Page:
German Public Backs Sanctions Against Russia Even If They Hurt Germany
A new poll finds that a majority of Germans support sanctions against Russia, even if those sanctions end up hurting the German economy.
A majority of Germans support sanctions against Russia for its adventurism in Ukraine even if it ends up hurting the German economy:
The number of Germans supporting European Union economic sanctions against Russia over the Ukraine crisis has risen in the last month and a large majority supports Chancellor Angela Merkel’s toughening stance, a poll on Friday found.
The Politbarometer poll for ZDF television found 58 percent back the EU sanctions even if they damage the German economy, up from 52 percent a month ago.
The poll also found that 76 percent backed the sharper tone of Merkel’s recent criticisms of President Vladimir Putin’s policies.
This poll comes just a few weeks after German Chancellor Angela Merkel’s harsh words for Russia, harsher than we have seen to date, in the wake of the G-20 Summit and the reports of renewed Russian incursions into eastern Ukraine. If nothing else, numbers like this suggest that Merkel would not be taking much of a political risk if she were to back tougher sanctions against Russia that could potentially harm the German economy, although the reality of that may turn out to be quite different if she goes forward with such a plan and Germans decide that the economic pain isn’t worth it. In addition to following the Merkel comments, though, these poll numbers also follow an appearance by Russian President Putin on German television in which he sought to appeal to the German people in a rather obvious attempt to make an end run around the government in Berlin. These numbers suggest that the Russian President miscalculated greatly, and that Germans are about as fed up with recent Russian adventurism as the rest of Europe is at this point and ready to see their government take a stronger stand against the efforts to undermine the government and territorial integrity of Ukraine and other threatening efforts that we’ve seen from Russia.
Walter Russell Mead makes another interesting, perhaps significant, observation:
This doesn’t just mean that Putin faces more trouble than he’d hoped as a result of his Ukrainian adventure. It means something more significant: that a united Germany is accepting Konrad Adenauer’s vision that Germany’s future lies with the Atlantic West, and not with the despotism to the East.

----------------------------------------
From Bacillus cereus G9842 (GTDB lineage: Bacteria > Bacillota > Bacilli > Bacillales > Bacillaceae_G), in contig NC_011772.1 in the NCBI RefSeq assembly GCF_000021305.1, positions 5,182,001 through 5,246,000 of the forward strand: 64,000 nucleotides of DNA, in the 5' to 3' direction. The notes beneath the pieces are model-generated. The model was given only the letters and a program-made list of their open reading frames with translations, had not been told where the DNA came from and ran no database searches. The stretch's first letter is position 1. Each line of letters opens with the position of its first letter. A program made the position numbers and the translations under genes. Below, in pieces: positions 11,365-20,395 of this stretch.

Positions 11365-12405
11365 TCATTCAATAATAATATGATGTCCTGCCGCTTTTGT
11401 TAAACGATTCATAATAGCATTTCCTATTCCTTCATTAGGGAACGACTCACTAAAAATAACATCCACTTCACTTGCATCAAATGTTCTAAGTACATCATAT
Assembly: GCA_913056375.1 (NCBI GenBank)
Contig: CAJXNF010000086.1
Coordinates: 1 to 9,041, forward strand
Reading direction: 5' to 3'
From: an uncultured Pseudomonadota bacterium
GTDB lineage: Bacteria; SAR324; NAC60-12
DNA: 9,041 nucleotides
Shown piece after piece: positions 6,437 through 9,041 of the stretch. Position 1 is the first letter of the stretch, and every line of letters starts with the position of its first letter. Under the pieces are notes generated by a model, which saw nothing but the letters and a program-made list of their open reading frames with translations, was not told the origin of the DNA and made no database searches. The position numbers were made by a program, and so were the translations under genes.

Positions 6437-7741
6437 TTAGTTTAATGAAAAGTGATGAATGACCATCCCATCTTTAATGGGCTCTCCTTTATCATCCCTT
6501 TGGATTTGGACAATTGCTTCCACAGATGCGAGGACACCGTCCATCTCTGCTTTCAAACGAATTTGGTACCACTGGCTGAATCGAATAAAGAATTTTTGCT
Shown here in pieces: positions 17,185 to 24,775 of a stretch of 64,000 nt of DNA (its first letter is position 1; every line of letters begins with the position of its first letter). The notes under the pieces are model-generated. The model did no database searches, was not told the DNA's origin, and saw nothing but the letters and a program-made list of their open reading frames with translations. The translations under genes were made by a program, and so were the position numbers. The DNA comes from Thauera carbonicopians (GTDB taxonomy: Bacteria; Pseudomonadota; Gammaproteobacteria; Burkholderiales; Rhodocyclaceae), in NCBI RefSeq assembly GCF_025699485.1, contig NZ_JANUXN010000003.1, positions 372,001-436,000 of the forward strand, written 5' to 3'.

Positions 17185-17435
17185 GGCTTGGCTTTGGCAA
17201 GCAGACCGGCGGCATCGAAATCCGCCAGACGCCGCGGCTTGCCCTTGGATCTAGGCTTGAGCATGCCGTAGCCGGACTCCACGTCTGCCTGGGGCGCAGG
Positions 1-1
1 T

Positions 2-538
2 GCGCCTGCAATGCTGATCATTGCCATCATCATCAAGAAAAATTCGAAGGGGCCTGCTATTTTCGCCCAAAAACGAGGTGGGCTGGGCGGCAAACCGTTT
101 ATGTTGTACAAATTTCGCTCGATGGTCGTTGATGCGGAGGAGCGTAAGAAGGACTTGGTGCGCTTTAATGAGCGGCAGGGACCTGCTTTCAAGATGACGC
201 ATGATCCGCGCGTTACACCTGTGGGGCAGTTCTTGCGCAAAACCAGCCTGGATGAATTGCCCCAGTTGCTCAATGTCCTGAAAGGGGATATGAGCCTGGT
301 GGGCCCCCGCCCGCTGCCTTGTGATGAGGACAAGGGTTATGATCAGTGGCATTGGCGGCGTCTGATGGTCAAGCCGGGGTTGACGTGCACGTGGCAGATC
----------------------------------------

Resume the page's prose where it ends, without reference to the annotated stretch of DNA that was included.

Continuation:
Many in the U.S. and other Western countries criticize various aspects of Germany’s political and economic stance, but it is worth remembering that on the central issue, the one that brought ruin and destruction to Europe twice in the twentieth century, Germany appears to be holding fast.
Obviously, things like Putin’s interview with German television, as well as other not too subtle hints about the damage that sanctions could have on Germany, are meant to undermine this idea, so I suppose it’s good to see that Russia’s efforts have not had the intended effect. At the same time, though, I have to wonder how much danger there ever really has been of Germany straying from the Atlantic West. It’s true, for example, that the ties between Germany and Eastern Europe/Russia have remained strong since West and East Germany were reunified more than twenty years ago, but it has always seemed as though the German’s recognized where their political and economic future lies even as they seek to take advantage of the economic opportunities to the east. It would be different, perhaps, if Putin were offering anything approaching a viable economic alternative, but he isn’t. Outside of energy, the Russian economy is fairly weak and likely to suffer now that worldwide energy prices are on a downward spiral. Internally, the economy remains dominated by government connected oligarchs and corruption to an extent that makes actually doing business there fairly difficult. More importantly, all of Germany’s neighbors to the east, with which it also does significant amounts of business, clearly recognize that their own futures lie to the west as well. Germany looking east when everyone else is looking west would be shortsighted, irrational, and, well, not very German when you get right down to it.
The important question, of course, is how likely it is that we’ll see a more aggressive policy toward Russia on the part of Germany when it comes to sanctions as we go forward. Words from the Chancellor and poll numbers are one thing, but as important as they might be in at least establishing support for the idea of tougher action from the Germany, it’s policy that matters. Putin is gambling on the idea that, in the end, the West won’t go full bore on the kind of economic sanctions that could actually hurt the Russian economy no matter what he does in Ukraine. Whether the West will call that bluff remains to be seen.